Featuring S. Jenell Trigg, Esq., CIPP/US
NOTE: Due to the recent rise in Covid cases, the 2021 Lecture is being offered as an online event only.
Billions of people use social media platforms and have access to a 5000-plus-channel streaming and broadcasting universe, yet citizens are less informed than ever before. They select their preferred sources, often based on ideology and politics, but rarely seek out media options that challenge their preconceptions. Coupled with the lack of diversity in media ownership and management, it appears that the concept of a robust “marketplace of ideas” in today’s America has failed.
Can we change this? Diversity in the media by itself is not enough to elevate and reinvigorate the national conversation. But without welcoming disparate and even antagonistic voices, how can we hope to mitigate polarization and advance the core purposes of the First Amendment?
S. Jenell Trigg’s remarkable career in media and law, as well as her volunteer experience working with numerous non-profit groups, has given her unique insight into current issues regarding diversity and free speech. Following a 16-year career as a broadcast television sales/marketing executive, Ms. Trigg earned her law degree magna cum laude from The Catholic University of America, Columbus School of Law. She then worked at the Federal Communications Commission and as Assistant Chief Counsel for Telecommunications in the Office of Advocacy, U. S. Small Business Administration, before becoming the first African- American partner at Lerman Senter PLLC in Washington, D.C., where she is Chair of Privacy, Data Protection and Cybersecurity Practice Group, as well as Director of Diversity, Equity & Inclusion. She has been nationally recognized for her longstanding dedication and commitment to promoting minority, women, and small business ownership and employment in the media and communications industries, receiving Lifetime Achievement Awards from the Rainbow PUSH Coalition and the Multicultural Media, Telecom, and Internet Council.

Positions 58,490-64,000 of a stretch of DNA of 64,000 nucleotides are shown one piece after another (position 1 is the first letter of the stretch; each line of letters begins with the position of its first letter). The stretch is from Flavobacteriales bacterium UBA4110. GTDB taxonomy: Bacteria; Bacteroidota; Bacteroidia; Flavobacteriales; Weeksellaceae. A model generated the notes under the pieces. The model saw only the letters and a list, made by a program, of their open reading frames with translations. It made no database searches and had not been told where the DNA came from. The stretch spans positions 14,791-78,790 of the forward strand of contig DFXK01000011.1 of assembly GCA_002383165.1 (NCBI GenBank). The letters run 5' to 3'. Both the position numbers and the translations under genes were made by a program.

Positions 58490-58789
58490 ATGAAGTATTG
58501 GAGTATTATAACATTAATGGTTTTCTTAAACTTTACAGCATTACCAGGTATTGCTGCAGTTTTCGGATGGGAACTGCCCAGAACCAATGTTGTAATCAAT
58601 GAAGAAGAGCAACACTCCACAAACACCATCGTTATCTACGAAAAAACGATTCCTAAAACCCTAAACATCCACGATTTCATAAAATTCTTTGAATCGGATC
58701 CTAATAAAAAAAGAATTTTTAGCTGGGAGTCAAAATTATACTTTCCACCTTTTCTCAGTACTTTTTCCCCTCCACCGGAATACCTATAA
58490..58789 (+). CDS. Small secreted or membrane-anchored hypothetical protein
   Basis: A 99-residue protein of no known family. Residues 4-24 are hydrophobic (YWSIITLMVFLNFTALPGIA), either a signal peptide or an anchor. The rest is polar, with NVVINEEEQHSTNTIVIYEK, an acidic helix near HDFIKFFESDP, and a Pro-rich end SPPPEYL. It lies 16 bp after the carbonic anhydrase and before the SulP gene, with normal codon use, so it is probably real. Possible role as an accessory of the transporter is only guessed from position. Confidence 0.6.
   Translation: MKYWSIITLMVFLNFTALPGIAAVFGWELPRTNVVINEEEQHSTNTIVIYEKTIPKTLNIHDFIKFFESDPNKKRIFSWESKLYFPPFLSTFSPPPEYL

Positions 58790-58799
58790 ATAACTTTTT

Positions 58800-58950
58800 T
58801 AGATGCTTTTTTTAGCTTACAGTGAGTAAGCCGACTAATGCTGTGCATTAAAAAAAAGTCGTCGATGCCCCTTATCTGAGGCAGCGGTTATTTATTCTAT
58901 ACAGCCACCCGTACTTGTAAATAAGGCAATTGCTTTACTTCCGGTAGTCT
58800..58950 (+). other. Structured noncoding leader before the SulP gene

Ms. Trigg added the following comments to her lecture:
It is important to recognize the amazing efforts the broadcast industry is taking to improve minority and women-ownership of radio and TV stations. As I emphasized during my lecture, the FCC is limited in the measures it can take; it needs private partnerships. The NAB Leadership Foundation, led by the remarkable Michelle Duke, has invested in a program called the Broadcast Leadership Training (BLT) Program for twenty-two years. BLT is a 10-month executive MBA-type program that prepares senior level broadcast executives to be owners. I am a very proud graduate of BLT (class of 2003!) and have been part of its faculty for years. I also contribute financially to BLT. More information is available here. https://www.nabfoundation.org/programs/broadcast-leadership/
Significantly, several of the current minority-owners of radio and TV stations are BLT graduates!
Also, there is a joint industry effort for Congress to reinstate the tax certificate, which was the most successful tool ever to foster diversity in the broadcast industry. The National Associaton of Black Owned Broadcasters, the National Association of Broadcasters and other members of the FCC’s new advisory committee, the Communications Equity and Diversity Council (CEDC), are very involved in this effort. I have had the pleasure to have worked with the FCC’s various diversity committees over the past two decades. The new CEDC was chartered this year under the leadership of Chairwoman Jessica Rosenworcel, who has been very committed to diversity. More information is available here.
For more about this event, click on any the following links:
Video of the 36th Annual Silha Lecture with S. Jenell Trigg, Esq., CIPP/US
Silha Bulletin story promoting the 36th Annual Silha Lecture with S. Jenell Trigg, Esq., CIPP/US
Flier for the 36th Annual Silha Lecture